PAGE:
2(1) At present, 32 States and 2 United States
territories have criminal statutes based on perceived
exposure to HIV, rather than actual transmission of
HIV to another. Thirteen States have HIV-specific
laws that make spitting or biting a felony, even
though it is not possible to transmit HIV via saliva.
(2) According to the Centers for Disease Con-
trol and Prevention (CDC), HIV is only transmitted
through blood, semen, vaginal fluid, and breast milk.
(3) Prosecutions for perceived exposure, non-
disclosure, or unintentional transmission of HIV
have occurred in at least 39 States under general or
(4) Even in the absence of HIV transmission,
people living with HIV have been given sentences of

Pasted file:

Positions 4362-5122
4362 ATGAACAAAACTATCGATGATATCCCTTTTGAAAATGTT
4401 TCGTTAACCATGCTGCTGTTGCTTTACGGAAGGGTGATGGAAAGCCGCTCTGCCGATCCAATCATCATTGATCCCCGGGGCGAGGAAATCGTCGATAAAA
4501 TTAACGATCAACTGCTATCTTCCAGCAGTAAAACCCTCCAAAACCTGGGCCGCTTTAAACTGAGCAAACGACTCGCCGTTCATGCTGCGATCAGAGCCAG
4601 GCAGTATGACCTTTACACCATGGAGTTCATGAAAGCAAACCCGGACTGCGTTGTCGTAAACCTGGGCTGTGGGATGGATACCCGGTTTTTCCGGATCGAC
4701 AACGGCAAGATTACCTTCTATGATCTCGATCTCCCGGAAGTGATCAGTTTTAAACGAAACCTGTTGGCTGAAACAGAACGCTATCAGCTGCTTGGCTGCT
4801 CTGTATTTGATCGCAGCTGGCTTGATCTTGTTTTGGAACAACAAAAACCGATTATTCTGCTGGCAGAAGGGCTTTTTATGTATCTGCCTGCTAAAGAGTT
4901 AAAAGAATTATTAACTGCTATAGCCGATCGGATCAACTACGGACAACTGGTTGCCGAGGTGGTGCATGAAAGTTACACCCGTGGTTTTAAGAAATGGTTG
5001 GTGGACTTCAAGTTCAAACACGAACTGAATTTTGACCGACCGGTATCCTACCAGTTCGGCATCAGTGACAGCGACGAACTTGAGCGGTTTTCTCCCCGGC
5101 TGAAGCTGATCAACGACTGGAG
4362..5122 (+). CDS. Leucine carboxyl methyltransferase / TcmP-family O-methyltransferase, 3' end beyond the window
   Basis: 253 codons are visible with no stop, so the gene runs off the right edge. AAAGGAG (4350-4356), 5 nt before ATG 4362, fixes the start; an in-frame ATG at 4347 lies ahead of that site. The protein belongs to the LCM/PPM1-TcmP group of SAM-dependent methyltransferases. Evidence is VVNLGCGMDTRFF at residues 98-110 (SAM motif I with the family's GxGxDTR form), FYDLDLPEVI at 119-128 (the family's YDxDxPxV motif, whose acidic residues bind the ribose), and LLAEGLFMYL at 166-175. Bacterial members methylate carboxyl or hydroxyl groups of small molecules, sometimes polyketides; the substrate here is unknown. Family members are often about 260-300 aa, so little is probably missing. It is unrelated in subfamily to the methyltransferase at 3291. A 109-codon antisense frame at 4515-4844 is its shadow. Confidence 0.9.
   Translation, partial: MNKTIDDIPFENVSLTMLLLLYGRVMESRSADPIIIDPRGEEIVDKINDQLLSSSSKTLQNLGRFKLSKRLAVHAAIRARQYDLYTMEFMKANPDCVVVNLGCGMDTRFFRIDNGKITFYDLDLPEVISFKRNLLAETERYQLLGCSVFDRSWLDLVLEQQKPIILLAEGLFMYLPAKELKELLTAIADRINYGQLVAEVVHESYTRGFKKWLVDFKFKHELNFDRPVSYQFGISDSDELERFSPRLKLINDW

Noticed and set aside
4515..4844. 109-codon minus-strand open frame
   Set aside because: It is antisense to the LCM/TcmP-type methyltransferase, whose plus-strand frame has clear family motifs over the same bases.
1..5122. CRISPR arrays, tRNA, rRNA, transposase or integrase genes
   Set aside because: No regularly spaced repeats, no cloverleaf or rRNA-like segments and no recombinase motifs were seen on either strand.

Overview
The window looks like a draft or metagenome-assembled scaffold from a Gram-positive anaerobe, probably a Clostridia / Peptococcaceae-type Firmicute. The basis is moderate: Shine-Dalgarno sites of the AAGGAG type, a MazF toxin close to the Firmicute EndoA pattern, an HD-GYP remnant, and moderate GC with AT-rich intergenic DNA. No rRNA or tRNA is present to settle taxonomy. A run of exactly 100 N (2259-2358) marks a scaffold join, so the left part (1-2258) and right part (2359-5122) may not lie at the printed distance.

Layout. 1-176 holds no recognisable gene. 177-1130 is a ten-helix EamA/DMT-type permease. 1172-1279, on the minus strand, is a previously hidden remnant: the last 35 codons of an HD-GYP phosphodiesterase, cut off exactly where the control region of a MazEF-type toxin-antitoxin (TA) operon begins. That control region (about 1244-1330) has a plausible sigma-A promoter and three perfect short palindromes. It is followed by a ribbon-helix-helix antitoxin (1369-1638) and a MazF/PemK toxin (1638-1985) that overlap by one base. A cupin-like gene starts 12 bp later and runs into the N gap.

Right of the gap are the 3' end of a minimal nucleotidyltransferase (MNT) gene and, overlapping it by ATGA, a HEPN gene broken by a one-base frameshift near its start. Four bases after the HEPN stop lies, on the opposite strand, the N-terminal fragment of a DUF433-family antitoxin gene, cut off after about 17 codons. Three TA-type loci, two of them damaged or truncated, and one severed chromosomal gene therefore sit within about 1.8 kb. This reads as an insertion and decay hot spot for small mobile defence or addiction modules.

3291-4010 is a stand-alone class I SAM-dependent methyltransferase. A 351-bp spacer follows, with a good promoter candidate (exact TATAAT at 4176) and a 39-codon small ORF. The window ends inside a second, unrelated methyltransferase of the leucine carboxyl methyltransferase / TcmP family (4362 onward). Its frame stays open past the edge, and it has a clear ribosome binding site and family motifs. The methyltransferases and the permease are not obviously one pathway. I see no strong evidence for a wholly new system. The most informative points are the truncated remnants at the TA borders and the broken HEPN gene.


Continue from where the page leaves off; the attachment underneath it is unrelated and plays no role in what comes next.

up to 35 years based on exaggerated fears of HIV,
regardless of actual risk of transmission.
(5) State and Federal criminal law does not
currently reflect the three decades of medical ad-
vances and discoveries made with regard to trans-
mission and treatment of HIV.
(6) According to CDC, correct and consistent
male or female condom use is very effective in pre-
venting HIV transmission. However, most State
HIV-specific laws and prosecutions do not treat the
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